And you know, the history suggests that Trump should be reelected on paper, right? So a lot of you have seen our chart before--since 1896, no president has lost with strong economic tailwinds, with the exception of Taft, and that was back in 1912. All of the other incumbent presidents that lost did so at a time where the market and economic scores were below 0.5, and we have a chart in here that shows that.
And we have these scores that go back to 1896 that incorporate things like inflation and employment and unemployment, changes in employment, per capita GDP, equity markets, home prices, and on paper it looks like Trump should be reelected quite easily. He's got the strongest tailwinds for an incumbent over the last 120 years.
Now, the counterpoint to that is that a lot of those tailwinds were in place in the midterm elections and the GOP lost a very large number of seats at a time of strong market economic conditions. Based on some rough math, I would have expected them to lose somewhere between 8 to 12 seats and they ended up losing 40. So there are obviously other factors driving the electorate right now other than pure market and economic data.
So to sum up, we think next year looks like a year of a global recovery in profits and in economic growth. Valuations are pricing most of that in already, and there are a couple of exogenous risks, one of which is related to an inflation surge in the US which I think is unlikely, and the other one is a progressive restructuring of the economy after the election which is too close to call right now.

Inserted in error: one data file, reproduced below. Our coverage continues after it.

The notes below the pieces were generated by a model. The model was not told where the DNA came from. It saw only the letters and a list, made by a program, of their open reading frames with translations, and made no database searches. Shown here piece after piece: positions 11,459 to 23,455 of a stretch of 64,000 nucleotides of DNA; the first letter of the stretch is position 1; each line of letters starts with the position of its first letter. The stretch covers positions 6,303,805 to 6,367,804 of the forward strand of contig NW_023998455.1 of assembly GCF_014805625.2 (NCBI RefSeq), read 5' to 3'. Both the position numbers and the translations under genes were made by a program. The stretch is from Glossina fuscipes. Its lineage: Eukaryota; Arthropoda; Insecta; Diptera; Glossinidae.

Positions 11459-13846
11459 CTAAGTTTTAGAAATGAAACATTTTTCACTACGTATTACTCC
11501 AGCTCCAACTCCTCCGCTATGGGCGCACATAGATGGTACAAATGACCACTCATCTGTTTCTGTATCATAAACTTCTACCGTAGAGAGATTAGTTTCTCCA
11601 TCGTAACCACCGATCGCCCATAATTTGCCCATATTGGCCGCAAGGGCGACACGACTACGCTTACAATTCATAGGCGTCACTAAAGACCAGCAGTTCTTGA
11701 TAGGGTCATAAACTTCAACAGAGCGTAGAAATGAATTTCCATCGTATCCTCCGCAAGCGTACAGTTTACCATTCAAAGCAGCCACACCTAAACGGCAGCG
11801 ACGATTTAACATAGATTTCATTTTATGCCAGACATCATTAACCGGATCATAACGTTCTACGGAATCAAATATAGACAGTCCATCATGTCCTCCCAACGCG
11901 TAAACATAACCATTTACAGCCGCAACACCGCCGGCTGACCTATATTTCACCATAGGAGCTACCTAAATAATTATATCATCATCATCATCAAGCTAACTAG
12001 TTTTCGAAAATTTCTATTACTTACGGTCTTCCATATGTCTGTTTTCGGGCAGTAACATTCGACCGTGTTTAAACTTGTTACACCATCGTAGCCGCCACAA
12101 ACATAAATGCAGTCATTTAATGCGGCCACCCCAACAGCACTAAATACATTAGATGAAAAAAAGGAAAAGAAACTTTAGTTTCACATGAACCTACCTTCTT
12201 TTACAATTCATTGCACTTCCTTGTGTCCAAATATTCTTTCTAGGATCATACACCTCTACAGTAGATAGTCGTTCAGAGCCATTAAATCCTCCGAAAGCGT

In the remainder of the Outlook, we answer ten questions we've been receiving from clients as we head into 2020. The questions include things like: Why don't I think there will be a recession in the US next year? What are the greatest risks to investors in credit markets when the next recession does happen? Why do US equity markets keep outperforming Europe and Japan year after year after year? By the way, we expect them to again in 2020. How is China doing at a time of trade conflict, and what are the implications for emerging market investors? Why is US inflation dead? What are negative interest rates doing to European banks? Will value stocks ever stop underperforming growth? They actually did for a couple of months last year. What are the greatest risks to markets from a possible progressive overhaul of the economy? What's going on in US IPO markets? And a final section on the most interesting breakthrough that I learned about in 2019.
With respect to the progressive overhaul, we go into quite a bit of detail on the progressive agenda as it relates to taxation, corporate profits, labor markets, healthcare, energy, student debt, trade, as well as energy, technology.
And then a couple of comments on these new Pillar One proposals in the OECD where they intend to tax digital services where they're consumed rather than where they're created, and so I think those are very important trends to focus on, particularly since the tech sector-which has really been driving the markets in terms of earnings growth and multiple expansion-are the ones that benefit from almost the lowest effective tax rates by sector, and have the highest foreign revenue exposure by sector. So a change in US or foreign tech policy would have a pretty big impact on the tech sector.
In any case, take a look--the Outlook is available as of right now on the internet, and you can read the whole thing or you can read individual sections of it, and I look forward to seeing many of you in my travels early in the new year.
FEMALE VOICE: Michael Cembalest, Eye on the Market, offers a unique perspective on the economy, current events, markets, and investment portfolios, and is a production of JPMorgan Asset and Wealth Management. Michael Cembalest is the Chairman of Market and Investment Strategy for JPMorgan Asset Management, and is one of our most renowned and provocative speakers.